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Zoom make-up, virtual gown fittings: welcome to Brownlow 2020


On the eve of last year's Brownlow Medal, make-up artist Jade Kisnorbo was high up in Melbourne's Crown Towers, putting the finishing touches on the partners of some of the AFL's most high-profile players, including Brit Selwood.

This year, she will be doing it all over again, only this time, it will be via Zoom. Kisnorbo will be at home in Melbourne, while her client, Mardi Dangerfield, is on the Gold Coast, where she has been in the hub with her husband, Patrick Dangerfield, and the rest of the Geelong Cats.

Jade Kisnorbo shows Mardi Dangerfield how to apply her make-up via Zoom.

Jade Kisnorbo shows Mardi Dangerfield how to apply her make-up via Zoom.Credit:Justin McManus

Kisnorbo will walk Dangerfield through the steps of doing her make-up on Sunday afternoon after the pair did a trial run on Friday.

"What's really good about this year is it's stripped back, and it's nice that we are able to learn, too. And the women can embrace their own beauty and be comfortable in their own skin," says Kisnorbo, who has pivoted to online masterclasses during lockdown.

Talia De Marco (right) gets some on-screen Brownlow styling advice from Meggy Smith.

Talia De Marco (right) gets some on-screen Brownlow styling advice from Meggy Smith. Credit:Paul Harris

Like many things about football, and life in general, this year, the Brownlow Medal is one dose of improvisation, one ounce of celebration and a hefty teaspoon of relief – that there were even matches to play at all.

While the Crown entrance, which is usually a sea of silk and journalists on Brownlow night, will be deathly quiet, small team functions will take place in Brisbane, Gold Coast, Sydney, Adelaide and Perth. There will be a medal at each site to allow for a number of outcomes.

Some functions only got the nod in the past week, sending stylists and designers into a frenzy to ship dresses up in time for the night.

In Melbourne, where restrictions against social gatherings are still in force, a number of the leading contenders for the medal will watch the count at a COVID-safe studio. Sadly, due to existing restrictions, their partners will have to stay home.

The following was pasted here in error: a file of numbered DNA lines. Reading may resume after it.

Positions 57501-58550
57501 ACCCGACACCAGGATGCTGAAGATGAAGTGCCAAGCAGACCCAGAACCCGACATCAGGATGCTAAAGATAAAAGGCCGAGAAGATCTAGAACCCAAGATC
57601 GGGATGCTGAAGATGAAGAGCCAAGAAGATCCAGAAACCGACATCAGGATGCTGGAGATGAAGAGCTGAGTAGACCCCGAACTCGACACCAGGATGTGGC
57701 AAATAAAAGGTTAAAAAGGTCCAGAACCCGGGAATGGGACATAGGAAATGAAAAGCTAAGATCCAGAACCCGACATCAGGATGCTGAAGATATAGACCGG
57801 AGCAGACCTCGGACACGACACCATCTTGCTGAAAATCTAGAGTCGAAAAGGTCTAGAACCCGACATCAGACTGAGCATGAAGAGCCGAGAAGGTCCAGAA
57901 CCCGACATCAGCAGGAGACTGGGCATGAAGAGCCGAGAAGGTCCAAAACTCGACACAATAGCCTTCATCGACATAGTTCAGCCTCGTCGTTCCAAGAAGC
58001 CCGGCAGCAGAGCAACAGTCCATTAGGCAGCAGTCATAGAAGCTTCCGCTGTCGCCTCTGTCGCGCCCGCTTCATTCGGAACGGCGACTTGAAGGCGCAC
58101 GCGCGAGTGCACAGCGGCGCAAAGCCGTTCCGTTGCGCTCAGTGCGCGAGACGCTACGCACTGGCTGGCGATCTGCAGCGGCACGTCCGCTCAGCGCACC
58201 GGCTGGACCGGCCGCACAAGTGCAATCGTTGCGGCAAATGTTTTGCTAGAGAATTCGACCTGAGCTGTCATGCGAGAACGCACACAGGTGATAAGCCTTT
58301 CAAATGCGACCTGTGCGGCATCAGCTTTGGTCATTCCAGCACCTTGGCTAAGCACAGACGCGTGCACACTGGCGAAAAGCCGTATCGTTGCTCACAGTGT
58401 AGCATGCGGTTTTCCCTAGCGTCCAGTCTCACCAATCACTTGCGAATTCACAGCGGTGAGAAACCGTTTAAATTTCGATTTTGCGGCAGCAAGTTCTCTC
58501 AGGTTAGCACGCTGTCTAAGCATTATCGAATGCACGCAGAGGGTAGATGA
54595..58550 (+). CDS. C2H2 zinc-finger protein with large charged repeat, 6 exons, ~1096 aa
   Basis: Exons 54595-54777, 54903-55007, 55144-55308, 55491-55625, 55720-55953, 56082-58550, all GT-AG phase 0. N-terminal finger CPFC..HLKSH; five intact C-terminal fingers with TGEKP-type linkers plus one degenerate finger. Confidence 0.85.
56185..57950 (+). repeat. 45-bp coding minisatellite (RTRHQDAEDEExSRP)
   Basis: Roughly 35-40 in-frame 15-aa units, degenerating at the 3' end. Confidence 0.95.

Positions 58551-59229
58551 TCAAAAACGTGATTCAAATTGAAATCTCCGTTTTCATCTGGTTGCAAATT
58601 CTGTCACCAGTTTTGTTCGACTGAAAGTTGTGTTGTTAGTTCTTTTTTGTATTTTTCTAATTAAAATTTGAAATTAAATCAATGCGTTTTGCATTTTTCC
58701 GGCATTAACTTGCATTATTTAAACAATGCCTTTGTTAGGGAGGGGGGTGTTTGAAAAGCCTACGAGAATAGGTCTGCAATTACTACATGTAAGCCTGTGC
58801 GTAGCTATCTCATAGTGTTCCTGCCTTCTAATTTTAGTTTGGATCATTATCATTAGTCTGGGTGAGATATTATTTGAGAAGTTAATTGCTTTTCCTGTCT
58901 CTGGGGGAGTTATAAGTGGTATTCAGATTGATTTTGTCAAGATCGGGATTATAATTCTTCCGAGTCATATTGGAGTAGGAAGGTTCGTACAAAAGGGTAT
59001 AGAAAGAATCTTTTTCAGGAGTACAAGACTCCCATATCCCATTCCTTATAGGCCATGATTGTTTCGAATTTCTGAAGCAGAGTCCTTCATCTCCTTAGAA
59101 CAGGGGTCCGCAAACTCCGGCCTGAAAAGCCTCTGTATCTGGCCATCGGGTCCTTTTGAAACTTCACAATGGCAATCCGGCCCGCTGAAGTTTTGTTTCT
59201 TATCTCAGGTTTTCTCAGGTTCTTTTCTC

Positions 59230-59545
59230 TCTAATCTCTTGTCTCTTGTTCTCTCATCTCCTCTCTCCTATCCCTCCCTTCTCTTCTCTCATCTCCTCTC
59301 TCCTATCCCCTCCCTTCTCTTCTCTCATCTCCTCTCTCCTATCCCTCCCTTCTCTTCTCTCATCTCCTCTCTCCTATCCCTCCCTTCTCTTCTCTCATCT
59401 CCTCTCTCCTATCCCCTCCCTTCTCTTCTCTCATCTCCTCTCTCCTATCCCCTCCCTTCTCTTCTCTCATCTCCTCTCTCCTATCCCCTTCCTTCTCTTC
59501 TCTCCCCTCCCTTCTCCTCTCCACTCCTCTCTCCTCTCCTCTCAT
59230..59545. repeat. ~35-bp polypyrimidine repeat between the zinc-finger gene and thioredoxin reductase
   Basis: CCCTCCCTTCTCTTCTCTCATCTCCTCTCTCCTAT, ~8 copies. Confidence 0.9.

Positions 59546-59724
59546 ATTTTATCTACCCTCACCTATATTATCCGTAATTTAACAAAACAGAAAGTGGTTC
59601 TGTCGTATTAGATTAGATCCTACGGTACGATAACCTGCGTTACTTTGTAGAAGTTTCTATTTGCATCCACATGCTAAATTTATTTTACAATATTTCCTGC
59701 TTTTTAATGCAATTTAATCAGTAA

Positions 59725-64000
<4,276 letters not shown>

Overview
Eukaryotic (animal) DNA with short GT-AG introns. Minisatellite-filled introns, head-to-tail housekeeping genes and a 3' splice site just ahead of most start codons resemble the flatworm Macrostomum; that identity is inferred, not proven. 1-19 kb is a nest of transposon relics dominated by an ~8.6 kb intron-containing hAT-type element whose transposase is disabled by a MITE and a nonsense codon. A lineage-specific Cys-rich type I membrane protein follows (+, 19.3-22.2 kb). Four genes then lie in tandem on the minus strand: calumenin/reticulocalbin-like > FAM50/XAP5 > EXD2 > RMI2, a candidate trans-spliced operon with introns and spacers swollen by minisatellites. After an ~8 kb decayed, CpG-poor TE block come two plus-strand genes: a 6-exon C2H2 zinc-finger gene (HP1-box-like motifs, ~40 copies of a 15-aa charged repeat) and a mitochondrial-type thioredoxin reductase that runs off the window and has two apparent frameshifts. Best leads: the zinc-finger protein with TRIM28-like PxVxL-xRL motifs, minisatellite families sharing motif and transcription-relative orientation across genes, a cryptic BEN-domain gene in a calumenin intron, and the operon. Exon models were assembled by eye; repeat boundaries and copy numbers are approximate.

Officially, the AFL's dress code is "cocktail/lounge suit" but by all accounts it will be a mixed bag on Sunday, depending on the venue and people in question. Emma Hawkins, wife of Geelong's Tom Hawkins, will wear a polished yet relaxed outfit by Viktoria & Woods, while Talia De Marco, partner of Brisbane Lions captain Dayne Zorko, is going in a dress by Melbourne couturier Oglia-Loro.

De Marco, an event manager, has worked remotely with Melbourne stylist Meggy Smith to pull together the last-minute look for Sunday, with the dress only arriving in Brisbane shortly before the weekend. With no plan B, it was, fortunately, a perfect fit, she says.

Change of pace ... make-up artist Jade Kisnorbo (right) working on Lainey McIntyre at the 2019 Brownlow.

Change of pace ... make-up artist Jade Kisnorbo (right) working on Lainey McIntyre at the 2019 Brownlow.Credit:Tanya Macheda

"We couldn't go custom like we would have liked to but we'll save being extra for next year," De Marco says.

Smith says remote styling has had its share of challenges, particularly the delays to post and couriers caused by COVID-19. Still, she says she's happy to be "working and creative".

Brit Selwood is glad there's no fuss this year.

Brit Selwood is glad there's no fuss this year.Credit:Michael Willson/AFL Photos

Brit Selwood, wife of Geelong captain Joel Selwood, says she's looking forward to a very different kind of Brownlow.

"Everyone is approaching it really casually," she says. "We are just really excited to celebrate the year that it's been because it's been a tough year for everyone in the AFL."

Selwood took leave from her job as a special-needs teacher to move to the hub for the past 11 weeks, taking the opportunity to complete an AUSLAN course. On Sunday, she will wear a Dion Lee dress she picked up at the Gold Coast boutique and do her own hair and make-up.

"I'm really enjoying that it's about the boys and there's no fuss about what the girls are wearing, who's got what stylist."

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Melissa Singer

Melissa Singer is National Fashion Editor of The Sydney Morning Herald and The Age.